Summa Theologiae by St Thomas Aquinas
FP: Treatise On The Work Of The Six Days
Q65 The Work Of Creation Of Corporeal Creatures
< previous   Article 2   next >

Prologue   A1   A2   A3   A4  

A2 Whether corporeal things were made on account of God's goodness?

[a] Objection 1:
It would seem that corporeal creatures were not made on account of God's goodness. For it is said (Wis. 1:14) that God "created all things that they might be." Therefore all things were created for their own being's sake, and not on account of God's goodness.

[b] Objection 2:
Further, good has the nature of an end; therefore the greater good in things is the end of the lesser good. But spiritual creatures are related to corporeal creatures, as the greater good to the lesser. Corporeal creatures, therefore, are created for the sake of spiritual creatures, and not on account of God's goodness.

[c] Objection 3:
Further, justice does not give unequal things except to the unequal. Now God is just: therefore inequality not created by God must precede all inequality created by Him. But an inequality not created by God can only arise from free-will, and consequently all inequality results from the different movements of free-will. Now, corporeal creatures are unequal to spiritual creatures. Therefore the former were made on account of movements of free-will, and not on account of God's goodness.

[d] On the contrary,
It is said (Prov. 16:4): "The Lord hath made all things for Himself."

[e] I answer that,
Origen laid down [* Peri Archon ii.] that corporeal creatures were not made according to God's original purpose, but in punishment of the sin of spiritual creatures. For he maintained that God in the beginning made spiritual creatures only, and all of equal nature; but that of these by the use of free-will some turned to God, and, according to the measure of their conversion, were given an higher or a lower rank, retaining their simplicity; while others turned from God, and became bound to different kinds of bodies according to the degree of their turning away. But this position is erroneous. In the first place, because it is contrary to Scripture, which, after narrating the production of each kind of corporeal creatures, subjoins, "God saw that it was good" (Gn. 1), as if to say that everything was brought into being for the reason that it was good for it to be. But according to Origen's opinion, the corporeal creature was made, not because it was good that it should be, but that the evil in another might be punished. Secondly, because it would follow that the arrangement, which now exists, of the corporeal world would arise from mere chance. For it the sun's body was made what it is, that it might serve for a punishment suitable to some sin of a spiritual creature, it would follow, if other spiritual creatures had sinned in the same way as the one to punish whom the sun had been created, that many suns would exist in the world; and so of other things. But such a consequence is altogether inadmissible. Hence we must set aside this theory as false, and consider that the entire universe is constituted by all creatures, as a whole consists of its parts.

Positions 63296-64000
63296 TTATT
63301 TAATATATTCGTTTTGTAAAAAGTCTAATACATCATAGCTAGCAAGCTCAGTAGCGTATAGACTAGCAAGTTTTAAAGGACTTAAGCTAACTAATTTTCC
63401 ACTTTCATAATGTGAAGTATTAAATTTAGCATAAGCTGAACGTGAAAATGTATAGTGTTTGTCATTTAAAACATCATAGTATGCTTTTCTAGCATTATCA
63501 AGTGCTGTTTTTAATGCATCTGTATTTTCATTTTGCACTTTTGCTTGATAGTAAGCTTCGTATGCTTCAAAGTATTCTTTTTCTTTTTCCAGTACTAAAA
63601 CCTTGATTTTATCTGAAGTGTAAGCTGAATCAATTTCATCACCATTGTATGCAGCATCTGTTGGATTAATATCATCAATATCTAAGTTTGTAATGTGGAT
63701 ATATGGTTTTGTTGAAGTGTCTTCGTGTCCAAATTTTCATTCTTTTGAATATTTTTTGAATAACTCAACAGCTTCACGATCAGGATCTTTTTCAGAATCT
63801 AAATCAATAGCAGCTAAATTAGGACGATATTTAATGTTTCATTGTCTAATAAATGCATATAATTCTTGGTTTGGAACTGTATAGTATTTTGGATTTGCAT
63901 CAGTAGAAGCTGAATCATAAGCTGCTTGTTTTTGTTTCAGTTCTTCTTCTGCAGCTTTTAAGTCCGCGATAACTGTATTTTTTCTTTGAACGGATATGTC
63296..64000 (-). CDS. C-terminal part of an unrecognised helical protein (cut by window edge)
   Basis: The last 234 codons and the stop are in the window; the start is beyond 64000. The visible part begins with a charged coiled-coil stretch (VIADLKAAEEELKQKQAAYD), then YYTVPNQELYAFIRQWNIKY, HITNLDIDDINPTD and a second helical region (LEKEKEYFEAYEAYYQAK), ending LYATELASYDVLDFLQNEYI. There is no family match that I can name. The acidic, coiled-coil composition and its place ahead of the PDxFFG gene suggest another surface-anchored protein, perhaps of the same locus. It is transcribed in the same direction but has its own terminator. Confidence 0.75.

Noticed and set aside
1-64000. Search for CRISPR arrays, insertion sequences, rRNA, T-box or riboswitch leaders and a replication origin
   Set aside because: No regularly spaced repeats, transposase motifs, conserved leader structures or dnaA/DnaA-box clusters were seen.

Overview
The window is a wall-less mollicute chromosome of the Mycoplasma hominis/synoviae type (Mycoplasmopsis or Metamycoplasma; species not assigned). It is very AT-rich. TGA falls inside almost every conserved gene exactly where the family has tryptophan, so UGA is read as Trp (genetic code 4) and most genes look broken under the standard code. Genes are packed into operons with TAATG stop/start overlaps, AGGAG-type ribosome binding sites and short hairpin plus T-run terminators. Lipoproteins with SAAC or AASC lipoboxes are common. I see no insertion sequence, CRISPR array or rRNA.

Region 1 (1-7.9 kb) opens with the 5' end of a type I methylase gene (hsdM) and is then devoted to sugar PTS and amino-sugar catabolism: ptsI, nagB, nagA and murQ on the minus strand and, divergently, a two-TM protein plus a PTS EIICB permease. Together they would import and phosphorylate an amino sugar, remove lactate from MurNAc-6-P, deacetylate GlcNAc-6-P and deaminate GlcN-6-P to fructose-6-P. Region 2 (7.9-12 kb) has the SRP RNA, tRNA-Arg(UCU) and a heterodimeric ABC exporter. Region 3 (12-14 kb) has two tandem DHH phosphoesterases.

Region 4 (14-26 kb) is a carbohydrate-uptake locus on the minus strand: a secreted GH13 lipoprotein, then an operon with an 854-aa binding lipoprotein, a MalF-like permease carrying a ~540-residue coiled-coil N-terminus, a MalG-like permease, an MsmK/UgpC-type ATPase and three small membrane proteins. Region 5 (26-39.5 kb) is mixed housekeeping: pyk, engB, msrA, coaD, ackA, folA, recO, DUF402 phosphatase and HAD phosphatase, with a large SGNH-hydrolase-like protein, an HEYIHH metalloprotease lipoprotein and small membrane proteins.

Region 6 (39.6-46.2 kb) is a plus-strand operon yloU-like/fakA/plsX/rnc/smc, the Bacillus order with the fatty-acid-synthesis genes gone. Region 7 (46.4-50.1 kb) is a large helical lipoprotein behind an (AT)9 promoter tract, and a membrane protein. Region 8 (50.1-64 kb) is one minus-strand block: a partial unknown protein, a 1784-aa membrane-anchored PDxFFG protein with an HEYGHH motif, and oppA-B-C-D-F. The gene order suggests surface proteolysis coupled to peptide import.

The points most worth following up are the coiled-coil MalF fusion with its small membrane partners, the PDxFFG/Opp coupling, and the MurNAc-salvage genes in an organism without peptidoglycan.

[f] Now if we wish to assign an end to any whole, and to the parts of that whole, we shall find, first, that each and every part exists for the sake of its proper act, as the eye for the act of seeing; secondly, that less honorable parts exist for the more honorable, as the senses for the intellect, the lungs for the heart; and, thirdly, that all parts are for the perfection of the whole, as the matter for the form, since the parts are, as it were, the matter of the whole. Furthermore, the whole man is on account of an extrinsic end, that end being the fruition of God. So, therefore, in the parts of the universe also every creature exists for its own proper act and perfection, and the less noble for the nobler, as those creatures that are less noble than man exist for the sake of man, whilst each and every creature exists for the perfection of the entire universe. Furthermore, the entire universe, with all its parts, is ordained towards God as its end, inasmuch as it imitates, as it were, and shows forth the Divine goodness, to the glory of God. Reasonable creatures, however, have in some special and higher manner God as their end, since they can attain to Him by their own operations, by knowing and loving Him. Thus it is plain that the Divine goodness is the end of all corporeal things.

[g] Reply to Objection 1:
In the very fact of any creature possessing being, it represents the Divine being and Its goodness. And, therefore, that God created all things, that they might have being, does not exclude that He created them for His own goodness.

[h] Reply to Objection 2:
The proximate end does not exclude the ultimate end. Therefore that corporeal creatures were, in a manner, made for the sake of the spiritual, does not prevent their being made on account of God's goodness.

[i] Reply to Objection 3:
Equality of justice has its place in retribution, since equal rewards or punishments are due to equal merit or demerit. But this does not apply to things as at first instituted. For just as an architect, without injustice, places stones of the same kind in different parts of a building, not on account of any antecedent difference in the stones, but with a view to securing that perfection of the entire building, which could not be obtained except by the different positions of the stones; even so, God from the beginning, to secure perfection in the universe, has set therein creatures of various and unequal natures, according to His wisdom, and without injustice, since no diversity of merit is presupposed.